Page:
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Monday 20 May 2019 9:31pm

The Honourable Justice Forrest Miller (centre) received an honorary doctorate degree from Otago during one of the University's two graduation ceremonies on Saturday, alongside his nephew Campbell Miller (left) who received his Bachelor of Commerce degree, and watched by his brother, Campbell's father, James Miller (right). Photo: Sharron Bennett.

For the Honourable Justice Forrest (Forrie) Miller it's hard to put into words how much it means to receive an honorary Doctor of Laws degree from the University of Otago.

He was recognised for his contribution to the modernisation of the New Zealand court system.

“I just really can't convey the sense of pride and honour. I feel like I owe a lot more to the University still. It made such a difference to me starting out. It really handed me my career and to be honoured by it now is quite extraordinary.”

It was especially meaningful as it happened alongside his nephew, Campbell Miller, who received his Bachelor of Commerce, majoring in International Business and minoring in Japanese. The pair received their degrees at the 4pm graduation ceremony on Saturday.

Born in South Otago in 1956, Justice Miller gained a Bachelor of Arts (History) from Otago in 1978 and a Bachelor of Laws with honours in 1981.

"I just really can't convey the sense of pride and honour. I feel like I owe a lot more to the University still ... It really handed me my career and to be honoured by it now is quite extraordinary."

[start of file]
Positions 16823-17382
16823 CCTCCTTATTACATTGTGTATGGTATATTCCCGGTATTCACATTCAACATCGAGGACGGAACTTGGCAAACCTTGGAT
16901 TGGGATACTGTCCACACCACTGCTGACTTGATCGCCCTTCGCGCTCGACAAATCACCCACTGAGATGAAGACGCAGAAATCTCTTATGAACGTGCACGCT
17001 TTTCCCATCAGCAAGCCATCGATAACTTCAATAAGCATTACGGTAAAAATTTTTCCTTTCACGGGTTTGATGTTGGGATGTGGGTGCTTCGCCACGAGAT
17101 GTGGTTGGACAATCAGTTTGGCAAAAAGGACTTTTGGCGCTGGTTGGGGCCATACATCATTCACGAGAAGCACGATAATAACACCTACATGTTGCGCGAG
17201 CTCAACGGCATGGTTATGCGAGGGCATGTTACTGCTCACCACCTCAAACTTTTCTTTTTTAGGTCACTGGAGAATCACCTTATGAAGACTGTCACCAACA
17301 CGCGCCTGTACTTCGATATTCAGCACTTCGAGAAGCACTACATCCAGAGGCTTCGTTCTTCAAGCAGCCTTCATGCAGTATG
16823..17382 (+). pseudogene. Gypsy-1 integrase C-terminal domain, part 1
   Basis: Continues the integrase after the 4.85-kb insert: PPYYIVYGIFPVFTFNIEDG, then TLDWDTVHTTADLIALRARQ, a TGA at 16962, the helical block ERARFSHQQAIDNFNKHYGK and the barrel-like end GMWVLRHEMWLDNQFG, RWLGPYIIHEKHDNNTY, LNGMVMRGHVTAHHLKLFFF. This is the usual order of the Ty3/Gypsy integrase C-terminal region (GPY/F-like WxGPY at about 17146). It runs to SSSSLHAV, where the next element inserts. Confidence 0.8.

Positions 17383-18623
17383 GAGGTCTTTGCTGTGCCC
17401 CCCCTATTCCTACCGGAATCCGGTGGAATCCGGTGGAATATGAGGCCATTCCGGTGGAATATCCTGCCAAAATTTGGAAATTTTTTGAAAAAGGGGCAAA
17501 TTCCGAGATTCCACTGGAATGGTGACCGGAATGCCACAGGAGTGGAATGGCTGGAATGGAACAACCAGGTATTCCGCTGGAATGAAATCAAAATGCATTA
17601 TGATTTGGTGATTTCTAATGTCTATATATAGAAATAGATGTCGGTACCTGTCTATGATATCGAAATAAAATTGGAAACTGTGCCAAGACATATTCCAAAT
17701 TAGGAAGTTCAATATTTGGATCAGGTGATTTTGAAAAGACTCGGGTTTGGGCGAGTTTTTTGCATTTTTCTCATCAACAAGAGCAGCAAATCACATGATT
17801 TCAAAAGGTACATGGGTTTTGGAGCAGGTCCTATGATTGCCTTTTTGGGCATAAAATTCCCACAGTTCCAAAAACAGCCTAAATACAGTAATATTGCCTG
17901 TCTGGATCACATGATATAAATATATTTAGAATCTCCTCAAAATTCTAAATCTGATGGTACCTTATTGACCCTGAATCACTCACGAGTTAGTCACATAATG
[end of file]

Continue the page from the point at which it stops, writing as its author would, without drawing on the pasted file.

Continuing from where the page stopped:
Justice Miller describes graduating with honours as an accident – legal practice got in the way of completing it, but following an illness which landed him in hospital he completed his dissertation during 10 days recuperation.

After his studies he worked in Alexandra for Bodkins Solicitors and in the mid-1980s moved to Wellington to join the leading commercial firm Chapman Tripp, where he worked in a range of general practice areas, including commercial and public law litigation (specialising in securities) and regulatory and competition law. He became a partner at the firm in 1987 and later chairman of the firm.

He was appointed to the High Court of New Zealand in 2004, and to the Court of Appeal in 2013.

In 2013 he also became one of the first New Zealanders to receive the Australian Institute of Judicial Administration Award for Excellence. The award jury recognised his efforts establishing the Earthquake Commission list, created in 2011, which was aimed at reducing the burden on the courts system by dealing with cases efficiently in the wake of the Christchurch earthquakes.

All case-managed conferences – where judges and lawyers meet before the litigation process to resolve differences – were managed by Justice Miller until his appointment to the Court of Appeal in 2013.

Before his appointment to the Court of Appeal the Judge was heavily involved in reforms which reducing waiting lists for civil hearings in the High Court.